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Estonian National Cuisine

Estonian National Cuisine

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Estonian National Cuisine

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  1. Estonian National Cuisine

  2. Black Bread • The word “bread” came to Estonian from Germanic languages. • Traditional black bread spread in Estonia in the second century. • In a peasant household people usually baked bread on Saturdays.

  3. Depending on the size of the family, they usually made 6-10 loaves of bread.

  4. Recipe of Bread • 51 of warm water • 100 g leaven • 6-7 kg rye flour • 1 tablespoon of salt • 2 tablespoons of fennel seeds

  5. Beliefs and habits There weremany beliefs and habits related with bread: • If a piece of bread was dropped, it had to be picked up and given a kiss so that hunger would not come to the house. • A loaf of bread was never put on a table upside crust down. That would predict a family member's death. • It was not allowed to lay a loaf of bread with its cut side to the door, because then the house would run out of bread. • People imprinted a cross on a loaf of bread before they baked it, because it would protect the family from an evil eye. • Eating the crusty end of bread would give a girl nice breasts. • Warm bread was supposed to be broken not cut.

  6. Christmas bread • Christmas bread had to be different from everyday bread. • It was made of rye or wheat flour and it was usually in the shape of a lying pig. • Christmas bread was also fed to the animals in the stables and barns

  7. The Baltic Herring • The Baltic herring has been the main fish on Estonians” table for centuries. • It is the main fish that is caught in the Baltic Sea

  8. The Baltic herring has become the national fish of Estonia. • The Baltic herring is eaten fresh, marinated, smoked and tinned.

  9. A sprat sandwich • black bread • salted sprats • boiled eggs All you have to do now is just make a sandwich.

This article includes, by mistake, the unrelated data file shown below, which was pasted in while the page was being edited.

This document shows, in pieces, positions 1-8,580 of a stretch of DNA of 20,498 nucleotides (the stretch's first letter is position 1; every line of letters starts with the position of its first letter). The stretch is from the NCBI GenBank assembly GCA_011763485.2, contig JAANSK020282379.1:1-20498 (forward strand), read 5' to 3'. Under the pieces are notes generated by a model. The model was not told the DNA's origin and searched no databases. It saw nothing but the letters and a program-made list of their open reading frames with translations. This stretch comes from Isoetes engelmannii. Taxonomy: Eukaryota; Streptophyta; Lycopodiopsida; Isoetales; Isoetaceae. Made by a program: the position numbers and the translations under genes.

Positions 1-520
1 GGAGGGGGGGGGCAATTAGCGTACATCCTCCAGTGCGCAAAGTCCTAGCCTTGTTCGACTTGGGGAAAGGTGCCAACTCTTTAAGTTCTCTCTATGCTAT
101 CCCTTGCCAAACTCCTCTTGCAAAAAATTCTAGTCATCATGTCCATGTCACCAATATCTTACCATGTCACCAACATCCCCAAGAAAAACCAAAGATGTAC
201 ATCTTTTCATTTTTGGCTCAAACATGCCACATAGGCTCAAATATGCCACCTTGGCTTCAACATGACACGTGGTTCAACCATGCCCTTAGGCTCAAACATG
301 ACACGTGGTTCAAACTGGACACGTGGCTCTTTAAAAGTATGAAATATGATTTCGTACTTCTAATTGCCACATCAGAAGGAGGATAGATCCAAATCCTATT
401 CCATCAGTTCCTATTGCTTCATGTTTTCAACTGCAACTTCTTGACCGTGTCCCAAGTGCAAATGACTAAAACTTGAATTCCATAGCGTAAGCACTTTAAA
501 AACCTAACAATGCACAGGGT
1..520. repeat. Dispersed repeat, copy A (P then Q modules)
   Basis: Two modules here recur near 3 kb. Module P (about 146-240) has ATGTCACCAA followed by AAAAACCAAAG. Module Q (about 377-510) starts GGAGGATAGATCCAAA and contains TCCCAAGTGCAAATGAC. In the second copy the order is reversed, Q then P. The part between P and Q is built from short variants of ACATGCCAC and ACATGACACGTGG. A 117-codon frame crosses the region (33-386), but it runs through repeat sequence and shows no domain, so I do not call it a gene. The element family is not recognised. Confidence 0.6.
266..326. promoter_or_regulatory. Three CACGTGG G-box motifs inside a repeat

10. Traditional favourites • Marinated eel, served cold. A true Estonian favourite.

  11. Pork • Pork has been known in the national cuisine of Estonia for a long time. • Meat was eaten mostly in autumn and in winter with vegetables and cereals.

  12. The Market of TartuCity

  13. Beliefs and habits • The pig’s snout was given to a child, because people believed that it helped the child to become a writer. • Eating the heart gives strength. • The kidneys were boiled in soup and were eaten with somebody else to get well along with. These traditions are old and mostly forgotten, but pork has still a very important place in Estonian cuisine.

  14. Jellied meat • In Estonian sült. • A traditional Estonian dish - boiled pork with vegetables in jelly. • The jelly is made by boiling the pig bones, sometimes trotters and heads. • Estonians eat jellied meat at Christmas time, on Shrove Tuesday, New Year’s Eve and at Easter.

  15. Blood sausage Verivorst • Blood and barley sausage, similar to what the English diplomatically call 'black pudding' due to its colour. In Estonia, this is traditional Christmas food, and is served with a red, berry jam. Our guests loved it.

  16. Sauerkraut stew

  17. Milk • Milk is called “piim” in Estonian • Over the times Estonians have been drinking and using milk (mostly cowmilk but also horse and goat milk) as everydayfood.

  18. The development of Estonian milk industry began in the 19th century. Nowadays it is one of the most important lines of production in Estonian farming.

  19. Soured milk • Soured milk is called hapupiim in Estonian • Soured milk is a general term for milk that has acquired a tart taste through bacterial fermentation

  20. CurdCurd is made from soured milk by heating it on a low temperature.Curd is a popular diet food because of its high calcium and phosphorus content and low energetic value.

  21. Curd might be flavoured with salt or sugar and it is used in many different dishes like curd cheese patties.

  22. Curd snack • A curd snack is a sweet snack about five centimeters long. • It is made of milled sweet curd or curd cream and usually covered with chocolate glaze.

  23. A traditionally popular drink called Kali • Besides the wine, the one packaged food we had was the very Estonian, non-alcoholic beverage called Kali. Referred to as "the Estonian Coca-Cola," Kali is a kind of unfermented beer. It's sweet and has a very light fizz to it. "Unfermented beer or liquid bread? Tastes really special. I like it!"